STUDY OBJECTIVES: Obstructive sleep apnea (OSA) is associated with nonalcoholic fatty liver disease (NAFLD) and related advanced fibrosis. We studied the treatment of OSA with continuous positive airway pressure (CPAP) in a population with NAFLD.METHODS: Using an institutional database (2010-2014), we identified patients with NAFLD and OSA and studied changes in serum aminotransferases before and after CPAP use. We defined suspected NAFLD (sNAFLD) as serum alanine aminotransferase (ALT) > 30 U/L for men and > 19 U/L for women in the absence of known causes of chronic liver disease. The aspartate aminotransferase (AST) to platelet ratio index (APRI) was used to determine significant fibrosis. Consistent CPAP use for more than 3 months with adequate adherence parameters defined good adherence.RESULTS: Of 351 patients with OSA on CPAP treatment, majority (mean age 57.6 years, 59.3% male) had abnormal ALT, and 89.4% met the criteria for sNAFLD. The prevalence of sNAFLD was higher among patients with moderate to severe OSA (90.6%) versus mild OSA (86.3%). There was a statistically significant improvement in AST, ALT, and APRI with CPAP therapy (all P < .01). There was an apparent dose-response relationship: patients with good adherence to CPAP showed a significantly larger decrease in AST and ALT than did those with poor adherence (P < .01). Multivariable logistic regression analysis showed CPAP treatment with adequate adherence (odds ratio = 3.93, 95% confidence interval = 1.29-11.94) was an independent predictor of regression of sNAFLD after adjusting for obesity class and severity of OSA.CONCLUSIONS: OSA treatment with CPAP was associated with significant biochemical improvement and reduction in NAFLD-related fibrosis.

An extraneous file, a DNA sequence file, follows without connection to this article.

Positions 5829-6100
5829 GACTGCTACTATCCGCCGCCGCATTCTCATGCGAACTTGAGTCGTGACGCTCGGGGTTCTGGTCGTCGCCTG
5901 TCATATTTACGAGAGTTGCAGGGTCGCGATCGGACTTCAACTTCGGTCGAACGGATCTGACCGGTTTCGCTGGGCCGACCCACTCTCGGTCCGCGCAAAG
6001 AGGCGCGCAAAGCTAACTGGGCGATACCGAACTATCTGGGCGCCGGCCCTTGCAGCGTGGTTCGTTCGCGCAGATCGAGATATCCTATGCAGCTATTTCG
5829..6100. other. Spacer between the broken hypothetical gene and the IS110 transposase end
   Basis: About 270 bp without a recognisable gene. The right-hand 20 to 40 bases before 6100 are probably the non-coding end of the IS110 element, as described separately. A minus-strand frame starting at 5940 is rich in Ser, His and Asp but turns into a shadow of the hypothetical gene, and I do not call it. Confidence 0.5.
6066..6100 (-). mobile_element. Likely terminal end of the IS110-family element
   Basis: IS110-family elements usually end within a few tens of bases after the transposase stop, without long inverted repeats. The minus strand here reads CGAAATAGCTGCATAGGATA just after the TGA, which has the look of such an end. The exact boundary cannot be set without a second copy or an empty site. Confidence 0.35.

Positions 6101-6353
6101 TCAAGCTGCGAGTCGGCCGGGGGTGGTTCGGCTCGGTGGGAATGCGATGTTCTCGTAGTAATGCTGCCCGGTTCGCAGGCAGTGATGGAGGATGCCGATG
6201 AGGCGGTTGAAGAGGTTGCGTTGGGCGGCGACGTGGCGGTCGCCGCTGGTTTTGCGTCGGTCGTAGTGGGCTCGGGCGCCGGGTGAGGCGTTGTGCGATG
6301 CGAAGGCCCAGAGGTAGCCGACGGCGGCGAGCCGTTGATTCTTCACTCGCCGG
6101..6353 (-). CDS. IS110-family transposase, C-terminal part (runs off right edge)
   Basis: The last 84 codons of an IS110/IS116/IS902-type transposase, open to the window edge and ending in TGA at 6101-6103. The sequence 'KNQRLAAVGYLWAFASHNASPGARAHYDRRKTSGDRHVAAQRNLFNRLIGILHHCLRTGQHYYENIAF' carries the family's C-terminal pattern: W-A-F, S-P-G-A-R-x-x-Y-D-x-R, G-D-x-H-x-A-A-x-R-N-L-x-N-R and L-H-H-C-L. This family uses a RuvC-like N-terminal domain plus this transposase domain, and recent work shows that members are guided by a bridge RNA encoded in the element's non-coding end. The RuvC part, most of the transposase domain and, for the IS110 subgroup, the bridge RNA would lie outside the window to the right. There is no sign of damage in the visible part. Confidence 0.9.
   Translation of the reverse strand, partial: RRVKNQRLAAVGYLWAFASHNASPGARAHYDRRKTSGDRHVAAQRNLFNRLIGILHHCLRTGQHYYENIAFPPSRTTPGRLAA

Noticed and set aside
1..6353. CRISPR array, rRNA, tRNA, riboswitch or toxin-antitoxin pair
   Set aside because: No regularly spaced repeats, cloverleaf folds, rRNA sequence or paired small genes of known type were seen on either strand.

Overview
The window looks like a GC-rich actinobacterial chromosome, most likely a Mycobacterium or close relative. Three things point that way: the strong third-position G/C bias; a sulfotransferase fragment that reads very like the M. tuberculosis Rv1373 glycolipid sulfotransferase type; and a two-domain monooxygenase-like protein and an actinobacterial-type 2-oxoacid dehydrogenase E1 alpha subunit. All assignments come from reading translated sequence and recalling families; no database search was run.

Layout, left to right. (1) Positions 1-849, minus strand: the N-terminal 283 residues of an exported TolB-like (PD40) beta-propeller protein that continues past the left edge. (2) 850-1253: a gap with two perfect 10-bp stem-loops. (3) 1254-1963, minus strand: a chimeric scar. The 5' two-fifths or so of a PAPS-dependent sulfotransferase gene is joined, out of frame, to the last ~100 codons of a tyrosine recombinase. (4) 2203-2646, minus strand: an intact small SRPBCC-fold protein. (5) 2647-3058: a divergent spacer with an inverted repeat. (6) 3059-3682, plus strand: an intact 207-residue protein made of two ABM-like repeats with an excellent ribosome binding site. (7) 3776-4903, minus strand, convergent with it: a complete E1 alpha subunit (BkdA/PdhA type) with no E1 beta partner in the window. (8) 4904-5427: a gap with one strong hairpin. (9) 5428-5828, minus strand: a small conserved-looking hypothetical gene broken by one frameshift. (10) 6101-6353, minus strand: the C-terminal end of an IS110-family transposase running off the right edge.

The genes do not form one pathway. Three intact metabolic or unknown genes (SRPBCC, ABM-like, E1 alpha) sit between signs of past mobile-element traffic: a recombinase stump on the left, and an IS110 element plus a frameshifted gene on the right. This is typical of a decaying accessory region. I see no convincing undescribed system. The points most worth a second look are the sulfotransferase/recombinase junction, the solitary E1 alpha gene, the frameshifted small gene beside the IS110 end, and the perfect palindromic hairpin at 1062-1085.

View details for PubMedID 30092894